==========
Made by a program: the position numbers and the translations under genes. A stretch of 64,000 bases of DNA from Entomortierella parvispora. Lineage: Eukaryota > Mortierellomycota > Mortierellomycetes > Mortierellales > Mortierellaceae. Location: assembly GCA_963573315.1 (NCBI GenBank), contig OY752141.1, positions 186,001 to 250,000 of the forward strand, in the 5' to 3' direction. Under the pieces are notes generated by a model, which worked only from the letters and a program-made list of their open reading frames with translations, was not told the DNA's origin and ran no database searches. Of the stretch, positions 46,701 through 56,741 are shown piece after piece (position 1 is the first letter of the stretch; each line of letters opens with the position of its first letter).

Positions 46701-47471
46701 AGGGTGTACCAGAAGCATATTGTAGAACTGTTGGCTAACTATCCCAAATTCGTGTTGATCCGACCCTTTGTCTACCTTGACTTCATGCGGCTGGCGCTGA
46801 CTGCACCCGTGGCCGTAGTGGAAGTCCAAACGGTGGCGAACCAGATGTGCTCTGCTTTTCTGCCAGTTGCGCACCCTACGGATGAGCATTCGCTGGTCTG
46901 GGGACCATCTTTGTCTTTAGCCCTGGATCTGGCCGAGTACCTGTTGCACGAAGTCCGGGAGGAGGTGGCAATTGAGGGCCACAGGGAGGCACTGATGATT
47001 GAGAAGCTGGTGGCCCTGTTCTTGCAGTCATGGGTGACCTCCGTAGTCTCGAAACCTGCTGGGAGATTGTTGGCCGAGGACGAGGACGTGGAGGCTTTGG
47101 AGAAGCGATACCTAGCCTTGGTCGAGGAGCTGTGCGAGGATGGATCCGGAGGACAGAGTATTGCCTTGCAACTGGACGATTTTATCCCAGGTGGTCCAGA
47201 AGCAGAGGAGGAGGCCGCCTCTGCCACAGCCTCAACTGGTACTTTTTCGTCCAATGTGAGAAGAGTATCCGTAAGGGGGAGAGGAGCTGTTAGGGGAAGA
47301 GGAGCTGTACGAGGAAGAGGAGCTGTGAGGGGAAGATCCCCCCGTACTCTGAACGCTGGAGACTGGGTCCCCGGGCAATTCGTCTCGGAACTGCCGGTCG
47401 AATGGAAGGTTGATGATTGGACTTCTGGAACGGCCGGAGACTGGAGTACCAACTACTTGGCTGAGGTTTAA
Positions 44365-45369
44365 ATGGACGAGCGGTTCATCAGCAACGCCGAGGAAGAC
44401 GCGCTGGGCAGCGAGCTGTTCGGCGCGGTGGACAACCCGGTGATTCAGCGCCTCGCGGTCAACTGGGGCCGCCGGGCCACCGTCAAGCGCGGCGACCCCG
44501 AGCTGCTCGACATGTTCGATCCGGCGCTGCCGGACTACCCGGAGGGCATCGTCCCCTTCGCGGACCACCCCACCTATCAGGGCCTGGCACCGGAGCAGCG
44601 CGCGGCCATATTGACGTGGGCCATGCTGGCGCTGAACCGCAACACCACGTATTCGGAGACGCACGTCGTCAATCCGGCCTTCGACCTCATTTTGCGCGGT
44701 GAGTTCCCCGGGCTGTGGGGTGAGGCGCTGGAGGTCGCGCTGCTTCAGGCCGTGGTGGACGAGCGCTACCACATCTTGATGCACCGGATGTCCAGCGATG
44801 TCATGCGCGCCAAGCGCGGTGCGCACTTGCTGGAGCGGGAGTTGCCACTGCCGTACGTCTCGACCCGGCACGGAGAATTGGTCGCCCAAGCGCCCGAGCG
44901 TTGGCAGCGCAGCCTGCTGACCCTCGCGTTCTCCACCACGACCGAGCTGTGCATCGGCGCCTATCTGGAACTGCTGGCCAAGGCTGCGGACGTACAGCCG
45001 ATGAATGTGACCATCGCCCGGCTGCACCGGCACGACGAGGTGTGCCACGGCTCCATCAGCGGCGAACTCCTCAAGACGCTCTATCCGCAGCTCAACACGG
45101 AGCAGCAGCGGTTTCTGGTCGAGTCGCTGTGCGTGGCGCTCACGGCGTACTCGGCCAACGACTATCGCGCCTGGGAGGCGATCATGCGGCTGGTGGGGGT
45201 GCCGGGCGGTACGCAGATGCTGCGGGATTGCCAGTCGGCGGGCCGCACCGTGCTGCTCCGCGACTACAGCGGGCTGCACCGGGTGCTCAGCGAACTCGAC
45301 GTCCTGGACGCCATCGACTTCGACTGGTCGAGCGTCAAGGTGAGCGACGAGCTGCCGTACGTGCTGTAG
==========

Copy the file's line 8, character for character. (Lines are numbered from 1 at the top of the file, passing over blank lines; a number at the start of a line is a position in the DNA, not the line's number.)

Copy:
47201 AGCAGAGGAGGAGGCCGCCTCTGCCACAGCCTCAACTGGTACTTTTTCGTCCAATGTGAGAAGAGTATCCGTAAGGGGGAGAGGAGCTGTTAGGGGAAGA